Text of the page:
I was like “YES”. So before my show, I went to Primark, got myself a black dress, some questionable makeup and some kitten heels. My plan was to go out as Velma Kelly, the leading lady of my show. The show came down, I ran up to my dressing room, downed some gin, got into man drag and left stage door. We got to the club and got VERY drunk. I was asked by the drag queen host to sing a song, protested but eventually gave in. I think she just felt sorry for me - I looked awful.

Apparently, I gave them 7 or 8 numbers and jumped into the splits at the end.  When I came time to leave the little promoter man came running up – he said “You were fabulous. Do you want your own show here? Can you start next week?” Like any thespian I just said yes. We tend to do that: just say yes and figure out how to do it later.


Velma is ever changing and growing, thank goodness. That’s the greatest thing about having an alter ego: I call the shots on how I want her to play out and can change it whenever I like. She is very much part of me. Any live performing artist gives a little piece of them away every time they perform, and it is impossible not to have an emotional attachment to her.

A Brief History of Drag has been described as a show that celebrates the most iconic drag moments of film, stage and popular culture. Can you give our readers a little sneak peek as to what some of those iconic moments might be?

My show celebrates not only those classic ‘drag songs’ (rearranged in our own unique way) but also artists of various sexualities who pushed boundaries and teared down the walls of stereotypes. To mention one: David Bowie, whose gender bending images pushed gay culture into the public conscience and in doing so forced many to consider acceptance for anyone different, whether or not we knew it at the time. A more recent artist who has rather vocally had our backs and challenged perceptions is Lady Gaga. I actually open the show with one of her hits.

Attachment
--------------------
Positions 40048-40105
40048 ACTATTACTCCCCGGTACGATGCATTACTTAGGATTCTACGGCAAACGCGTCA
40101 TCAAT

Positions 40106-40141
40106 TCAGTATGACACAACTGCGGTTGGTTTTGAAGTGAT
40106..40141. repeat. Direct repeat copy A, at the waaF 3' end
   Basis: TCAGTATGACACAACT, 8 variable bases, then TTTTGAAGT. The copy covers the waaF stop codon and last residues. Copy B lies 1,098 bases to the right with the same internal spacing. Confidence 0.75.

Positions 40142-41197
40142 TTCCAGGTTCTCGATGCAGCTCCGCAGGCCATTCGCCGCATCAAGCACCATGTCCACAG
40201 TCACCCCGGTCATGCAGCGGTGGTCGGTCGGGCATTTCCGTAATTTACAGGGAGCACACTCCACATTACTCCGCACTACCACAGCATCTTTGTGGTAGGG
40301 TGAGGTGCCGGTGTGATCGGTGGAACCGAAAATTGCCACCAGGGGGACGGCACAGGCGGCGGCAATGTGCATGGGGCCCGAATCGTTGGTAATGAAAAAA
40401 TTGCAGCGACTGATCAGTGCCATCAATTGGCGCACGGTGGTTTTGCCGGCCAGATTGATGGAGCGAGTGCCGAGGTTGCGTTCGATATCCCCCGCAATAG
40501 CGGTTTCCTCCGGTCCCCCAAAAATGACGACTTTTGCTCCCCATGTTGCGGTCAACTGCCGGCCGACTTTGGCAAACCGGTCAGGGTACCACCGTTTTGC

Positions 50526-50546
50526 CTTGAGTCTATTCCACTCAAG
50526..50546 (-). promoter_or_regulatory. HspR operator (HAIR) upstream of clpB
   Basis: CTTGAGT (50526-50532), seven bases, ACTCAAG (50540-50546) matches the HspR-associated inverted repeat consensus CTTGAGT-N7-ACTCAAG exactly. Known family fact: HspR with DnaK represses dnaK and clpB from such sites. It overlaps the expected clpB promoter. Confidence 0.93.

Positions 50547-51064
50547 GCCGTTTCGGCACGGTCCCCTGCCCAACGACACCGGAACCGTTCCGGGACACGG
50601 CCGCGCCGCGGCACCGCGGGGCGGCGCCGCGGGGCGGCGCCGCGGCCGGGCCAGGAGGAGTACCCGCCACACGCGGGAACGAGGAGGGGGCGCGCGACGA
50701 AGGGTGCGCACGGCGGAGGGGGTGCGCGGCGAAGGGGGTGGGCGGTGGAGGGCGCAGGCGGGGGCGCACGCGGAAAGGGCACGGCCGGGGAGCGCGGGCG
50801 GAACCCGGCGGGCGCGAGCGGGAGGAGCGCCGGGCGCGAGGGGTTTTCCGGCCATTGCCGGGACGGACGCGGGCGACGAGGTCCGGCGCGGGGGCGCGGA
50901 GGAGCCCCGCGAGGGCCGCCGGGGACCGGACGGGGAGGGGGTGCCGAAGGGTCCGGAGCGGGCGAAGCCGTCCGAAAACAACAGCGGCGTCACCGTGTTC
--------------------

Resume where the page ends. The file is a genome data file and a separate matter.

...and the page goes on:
We touch on the struggle of those who simply couldn’t come out and live life in the music industry as their authentic self, like Whitney Houston, who happens to be my favourite artist of all time.


We also explore legendary and defining roles in Musical Theatre including Angel in Rent, Frank in The Rocky Horror Show and a tender homage to the grand high witch herself, RuPaul Charles.

What is exciting you about how the drag scene is developing and what, if anything, is worrying you?

The exciting thing is the tearing down of old stigmas and preconceptions as to what the art form is.


The scary thing is making it too mainstream and putting it in a box.


RuPaul’s Drag Race is a wonderful thing and it’s crazy to think how much that show has changed the face of drag and gay culture forever. That has to be a great thing.


A couple of years ago I was the face of a McDonald’s advertising campaign in full drag. Boy George tweeted a picture of me saying something along the lines of “McDonalds and drag. Perverse or progression?” Definitely progress wouldn't you say?

What can audiences expect from A Brief History of Drag?

A blooming good time. Learn some stuff? True cabaret escapism and hopefully folks will leave feeling uplifted, fabulous and to want to see more drag shows because there are SO many different types. I would like folk to feel inspired by the stories I tell about those trailblazing queens who gave us the freedom we have today. There are countless queens throughout history, of which we all should be thankful for. Of course, many of them will remain nameless for all time. Celebrating the art form of drag and supporting your local queens is a great way to give thanks.



Favourite production you have ever seen?

Rent on Broadway


You’re getting on a plane tomorrow and you can go anywhere in the world, where do you go?

New York (with Liz)

Dream show/role to perform?

Angel in Rent. It was a walk in the park - great writing

Plays or musicals?


What’s next for you after this show?

Food! You'll understand when you see the dress.

A Brief History of Drag is a show that you will not want to miss. Click here for more information and tickets in Sydney